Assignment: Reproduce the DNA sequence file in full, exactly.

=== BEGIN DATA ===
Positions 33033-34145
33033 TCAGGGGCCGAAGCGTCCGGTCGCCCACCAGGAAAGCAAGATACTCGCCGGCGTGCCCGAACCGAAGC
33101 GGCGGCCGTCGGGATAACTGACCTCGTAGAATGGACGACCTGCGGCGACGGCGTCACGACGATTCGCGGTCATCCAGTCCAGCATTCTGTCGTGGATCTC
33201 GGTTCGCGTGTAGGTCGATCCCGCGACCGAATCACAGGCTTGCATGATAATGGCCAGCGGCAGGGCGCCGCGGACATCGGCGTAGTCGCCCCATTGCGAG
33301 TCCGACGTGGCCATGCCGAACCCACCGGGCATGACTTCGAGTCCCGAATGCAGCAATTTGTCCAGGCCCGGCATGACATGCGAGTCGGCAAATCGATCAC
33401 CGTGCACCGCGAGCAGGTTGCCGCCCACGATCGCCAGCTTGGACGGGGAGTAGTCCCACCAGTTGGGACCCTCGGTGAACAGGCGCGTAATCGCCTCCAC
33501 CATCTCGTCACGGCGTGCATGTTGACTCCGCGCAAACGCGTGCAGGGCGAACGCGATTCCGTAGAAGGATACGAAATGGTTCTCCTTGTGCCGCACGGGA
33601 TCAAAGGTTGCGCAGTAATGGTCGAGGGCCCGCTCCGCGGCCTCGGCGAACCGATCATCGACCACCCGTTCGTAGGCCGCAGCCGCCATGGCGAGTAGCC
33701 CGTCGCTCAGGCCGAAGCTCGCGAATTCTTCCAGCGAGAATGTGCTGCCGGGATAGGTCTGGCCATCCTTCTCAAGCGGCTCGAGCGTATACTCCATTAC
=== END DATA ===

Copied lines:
Positions 33033-34145
33033 TCAGGGGCCGAAGCGTCCGGTCGCCCACCAGGAAAGCAAGATACTCGCCGGCGTGCCCGAACCGAAGC
33101 GGCGGCCGTCGGGATAACTGACCTCGTAGAATGGACGACCTGCGGCGACGGCGTCACGACGATTCGCGGTCATCCAGTCCAGCATTCTGTCGTGGATCTC
33201 GGTTCGCGTGTAGGTCGATCCCGCGACCGAATCACAGGCTTGCATGATAATGGCCAGCGGCAGGGCGCCGCGGACATCGGCGTAGTCGCCCCATTGCGAG
33301 TCCGACGTGGCCATGCCGAACCCACCGGGCATGACTTCGAGTCCCGAATGCAGCAATTTGTCCAGGCCCGGCATGACATGCGAGTCGGCAAATCGATCAC
33401 CGTGCACCGCGAGCAGGTTGCCGCCCACGATCGCCAGCTTGGACGGGGAGTAGTCCCACCAGTTGGGACCCTCGGTGAACAGGCGCGTAATCGCCTCCAC
33501 CATCTCGTCACGGCGTGCATGTTGACTCCGCGCAAACGCGTGCAGGGCGAACGCGATTCCGTAGAAGGATACGAAATGGTTCTCCTTGTGCCGCACGGGA
33601 TCAAAGGTTGCGCAGTAATGGTCGAGGGCCCGCTCCGCGGCCTCGGCGAACCGATCATCGACCACCCGTTCGTAGGCCGCAGCCGCCATGGCGAGTAGCC
33701 CGTCGCTCAGGCCGAAGCTCGCGAATTCTTCCAGCGAGAATGTGCTGCCGGGATAGGTCTGGCCATCCTTCTCAAGCGGCTCGAGCGTATACTCCATTAC